Proc. Natl. Acad. Sci. USA, Vol. 89, pp. 2669-2673, April 1992, Immunology
The HLA class I genes are located within a 2-million-base pair (2-Mbp) region constituting the telomeric half of the human major histocompatibility complex. The large majority of the class I sequences, including the HLA-A, -E.-F. and -G genes. is found within the telomeric 1 Mbp. We report here the isolation and characterization of yeast artificial chromosome (YAC) clones that span a contiguous region of >1.2 Mbp and include 14 of the 18 characterized class I sequences. Restriction enzyme mapping and the use of locus-specific probes have allowed all of the class I genes ond sequences to be ordered and positioned within the region. In addition, the transcriptional orientation of the four class I genes has been determined. Using probes derived from the ends of YAC inserts and from class I pseudogenes, we describe a highly polymorphic region between the HLA-A and HLA-G genes. This region appears to be deleted in certain HLA haplotypes, shortening the distance between HLA-A and HLA-G by >50 kilobase pairs (kbp). As part of the characterization of the YAC clones, unique sequence probes derived from the ends of each YAC insert were identified. When combined with probes derived from HLA genes and pseudogenes, 25 locus-specific probes spanning the 1.2-Mbp region have been identified for an average of 1 probe every 48 kbp.
HLA and human mate choice: tests on Japanese couples
Yasuo Ihara, Kenichi Aoki, Katsushi Tokunaga, Koki Takahashi, and Takeo Juji
Anthropological Science 108(2), 2000, pp. 199-214.
House mice are apparently more likely to mate with individuals dissimilar to themselves at MHC (major histocompatibility complex) loci than with similar individuals. Such negative assortative mating is thought to be mediated by olfaction. Recently, it has been suggested that human mate choice may be affected by HLA (human leukocyte antigen: MHC in humans), based on the finding that women prefer the odor of men dissimilar to themselves at HLA loci to that of HLA-similar men. If these odor preferences are indeed an important criterion of mate choice in humans, actual marriages may show negative assortment with respect to HLA. In this paper, we compared the observed similarity between spouses at HLA loci with the expected similarity under random mating. for about 150 couples from 6 prefectures in the Tohoku region of Japan, and for about 300 couples from 16 prefectures all over Japan. For statistical tests, we used empirical distributions of goodness-of-fit statistics, X2 and G, obtained by Monte Carlo methods, because these statistics may not follow the chi-square distribution. Tests for each sample as a whole and for each prefecture rule out strong disassortative mating at the HLA-A and HLA-C loci.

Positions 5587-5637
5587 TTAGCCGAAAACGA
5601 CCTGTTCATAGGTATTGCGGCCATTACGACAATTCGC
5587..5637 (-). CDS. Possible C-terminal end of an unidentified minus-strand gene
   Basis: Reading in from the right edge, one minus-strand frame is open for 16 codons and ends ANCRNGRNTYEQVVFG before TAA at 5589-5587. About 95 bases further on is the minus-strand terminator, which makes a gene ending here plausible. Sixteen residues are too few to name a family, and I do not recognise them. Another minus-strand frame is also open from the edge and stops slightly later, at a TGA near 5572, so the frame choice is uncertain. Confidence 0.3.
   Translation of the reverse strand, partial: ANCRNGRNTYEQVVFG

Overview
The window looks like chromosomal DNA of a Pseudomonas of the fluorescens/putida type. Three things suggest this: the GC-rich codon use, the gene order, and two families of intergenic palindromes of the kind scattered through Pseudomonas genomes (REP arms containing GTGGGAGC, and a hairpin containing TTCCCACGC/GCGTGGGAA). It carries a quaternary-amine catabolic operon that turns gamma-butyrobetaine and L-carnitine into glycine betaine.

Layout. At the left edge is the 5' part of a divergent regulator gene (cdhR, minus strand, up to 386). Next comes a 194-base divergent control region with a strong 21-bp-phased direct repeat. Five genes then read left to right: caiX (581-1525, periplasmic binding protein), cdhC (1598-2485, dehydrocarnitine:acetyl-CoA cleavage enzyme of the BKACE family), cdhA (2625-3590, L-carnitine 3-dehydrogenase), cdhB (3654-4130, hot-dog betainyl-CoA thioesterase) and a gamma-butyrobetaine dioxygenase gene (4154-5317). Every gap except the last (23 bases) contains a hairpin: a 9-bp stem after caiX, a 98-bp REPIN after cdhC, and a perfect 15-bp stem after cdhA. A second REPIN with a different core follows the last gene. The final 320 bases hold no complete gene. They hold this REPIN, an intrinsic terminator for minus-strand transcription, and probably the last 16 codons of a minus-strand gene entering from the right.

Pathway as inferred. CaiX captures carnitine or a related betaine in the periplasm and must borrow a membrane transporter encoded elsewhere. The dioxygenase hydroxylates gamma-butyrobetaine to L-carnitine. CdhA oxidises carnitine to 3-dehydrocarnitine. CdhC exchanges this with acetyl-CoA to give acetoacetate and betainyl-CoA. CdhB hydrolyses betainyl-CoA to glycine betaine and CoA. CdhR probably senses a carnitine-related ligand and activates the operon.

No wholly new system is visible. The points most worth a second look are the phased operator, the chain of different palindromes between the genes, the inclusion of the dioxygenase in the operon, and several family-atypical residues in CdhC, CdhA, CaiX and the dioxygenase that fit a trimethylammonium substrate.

Attractiveness of women’s body odors over the menstrual cycle: the role of oral contraceptives and receiver sex
Seppo Kuukasjärvi, C. J. Peter Eriksson, Esa Koskela, Tapio Mappes, Kari Nissinen, and Markus J. Rantala ; Behavioral Ecology Vol. 15 No. 4: 579-584